The young Ruby In the Dust Theatre company now have a semi-permanent home in the basement auditorium of the Leicester Square Theatre. Having done so well with their production of Dorian Gray they now present a fresh and bold version of Romeo and Juliet.
The action is set in Fascist Italy, with the warring families recast as either Mussolini’s “blackshirts” or Jews. At the risk of sounding mean-spirited, this ambitious concept adds little to the production (apart from the odd Star of David). Some people despair at the slightest change in the Bard’s text, but that isn’t the objection here. Unless you’re a purist, you’ll be happy with the changes made by director Linnie Reedman, especially as the result is a fast-paced and exciting show.
Very much in the spirit of Shakespeare, this is a show with plenty of music. Joe Evans has composed some delightful tunes that sit well next to an eclectic soundtrack. It is a shame that we can’t hear more, as the score adds to both romance and drama.
The cast take on board the show’s adventurous spirit, resulting in a series of virile performances. Dan Moore plays Paris with great stage presence. He rises above the sinister overtones of his black shirt to show why his character is described as having so much promise. Martin Dickenson does well as Tybalt, instantly establishing his strong-arm credentials and excelling in a superb fight scene with Christos Lawton’s dandyish, yet dangerous, Mercutio. A strong, appropriate sensuality marks all three performances and is echoed by Imogen Viden-North in the role of the Nurse. A considerably younger actress than we are used to in this part, she uses her age cleverly and makes the indulgence she shows her ward convincing.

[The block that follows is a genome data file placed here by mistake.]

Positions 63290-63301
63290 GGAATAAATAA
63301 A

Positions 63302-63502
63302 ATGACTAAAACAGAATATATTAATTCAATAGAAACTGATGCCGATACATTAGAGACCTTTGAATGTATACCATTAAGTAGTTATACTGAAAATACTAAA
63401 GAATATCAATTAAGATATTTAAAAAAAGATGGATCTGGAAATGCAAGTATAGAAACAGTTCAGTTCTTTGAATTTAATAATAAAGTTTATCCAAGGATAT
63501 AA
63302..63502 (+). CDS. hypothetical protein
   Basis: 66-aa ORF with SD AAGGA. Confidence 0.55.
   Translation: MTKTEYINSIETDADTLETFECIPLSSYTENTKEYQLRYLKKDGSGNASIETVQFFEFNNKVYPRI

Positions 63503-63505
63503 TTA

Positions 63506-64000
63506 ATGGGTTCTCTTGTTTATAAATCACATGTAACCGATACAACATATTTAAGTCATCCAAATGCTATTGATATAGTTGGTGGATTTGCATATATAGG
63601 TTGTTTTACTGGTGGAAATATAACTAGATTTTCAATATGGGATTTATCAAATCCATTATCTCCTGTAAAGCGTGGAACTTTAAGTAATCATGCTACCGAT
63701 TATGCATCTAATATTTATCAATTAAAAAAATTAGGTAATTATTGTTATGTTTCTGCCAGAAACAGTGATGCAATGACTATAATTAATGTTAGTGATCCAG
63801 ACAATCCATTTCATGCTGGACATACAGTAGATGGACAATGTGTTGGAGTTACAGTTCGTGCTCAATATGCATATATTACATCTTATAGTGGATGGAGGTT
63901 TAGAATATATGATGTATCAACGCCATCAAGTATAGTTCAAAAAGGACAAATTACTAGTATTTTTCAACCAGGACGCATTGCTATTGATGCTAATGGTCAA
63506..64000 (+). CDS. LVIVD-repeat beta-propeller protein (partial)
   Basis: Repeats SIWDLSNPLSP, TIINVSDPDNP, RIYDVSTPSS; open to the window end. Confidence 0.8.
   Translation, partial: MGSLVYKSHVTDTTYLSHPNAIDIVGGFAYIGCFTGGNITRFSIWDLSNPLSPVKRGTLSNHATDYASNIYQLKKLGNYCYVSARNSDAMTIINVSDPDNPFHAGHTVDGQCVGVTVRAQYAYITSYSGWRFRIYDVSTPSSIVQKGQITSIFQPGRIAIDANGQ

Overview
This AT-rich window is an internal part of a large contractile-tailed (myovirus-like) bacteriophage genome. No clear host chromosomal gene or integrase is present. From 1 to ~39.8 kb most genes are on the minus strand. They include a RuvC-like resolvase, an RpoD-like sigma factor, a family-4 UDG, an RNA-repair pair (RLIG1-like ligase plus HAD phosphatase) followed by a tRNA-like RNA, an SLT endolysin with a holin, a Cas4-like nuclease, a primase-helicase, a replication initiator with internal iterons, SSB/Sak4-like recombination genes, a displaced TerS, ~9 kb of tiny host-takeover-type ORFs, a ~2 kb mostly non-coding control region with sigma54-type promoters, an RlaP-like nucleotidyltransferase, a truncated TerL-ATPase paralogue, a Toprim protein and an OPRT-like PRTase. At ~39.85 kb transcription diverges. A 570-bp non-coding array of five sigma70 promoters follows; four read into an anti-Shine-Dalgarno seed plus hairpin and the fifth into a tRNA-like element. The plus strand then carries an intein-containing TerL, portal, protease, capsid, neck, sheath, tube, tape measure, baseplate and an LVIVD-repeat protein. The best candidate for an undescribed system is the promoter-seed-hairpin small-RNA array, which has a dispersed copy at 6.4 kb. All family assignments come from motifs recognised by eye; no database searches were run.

Any production of Romeo and Juliet depends on its leads and here the evening excels. Daniel Finn and Olivia Vinall are young, vital and sexy. They treat their speeches naturally and bring out plenty of nuance. Their love is convincing, as is their fear of the situation they find themselves in. We are sure to see more of these young actors in the future and with this eye for casting are keen to see more Ruby In The Dust productions as well.
Until 11th July 2010
Photo by Patrick Dodds
Written 7 June 2010 for The London Magazine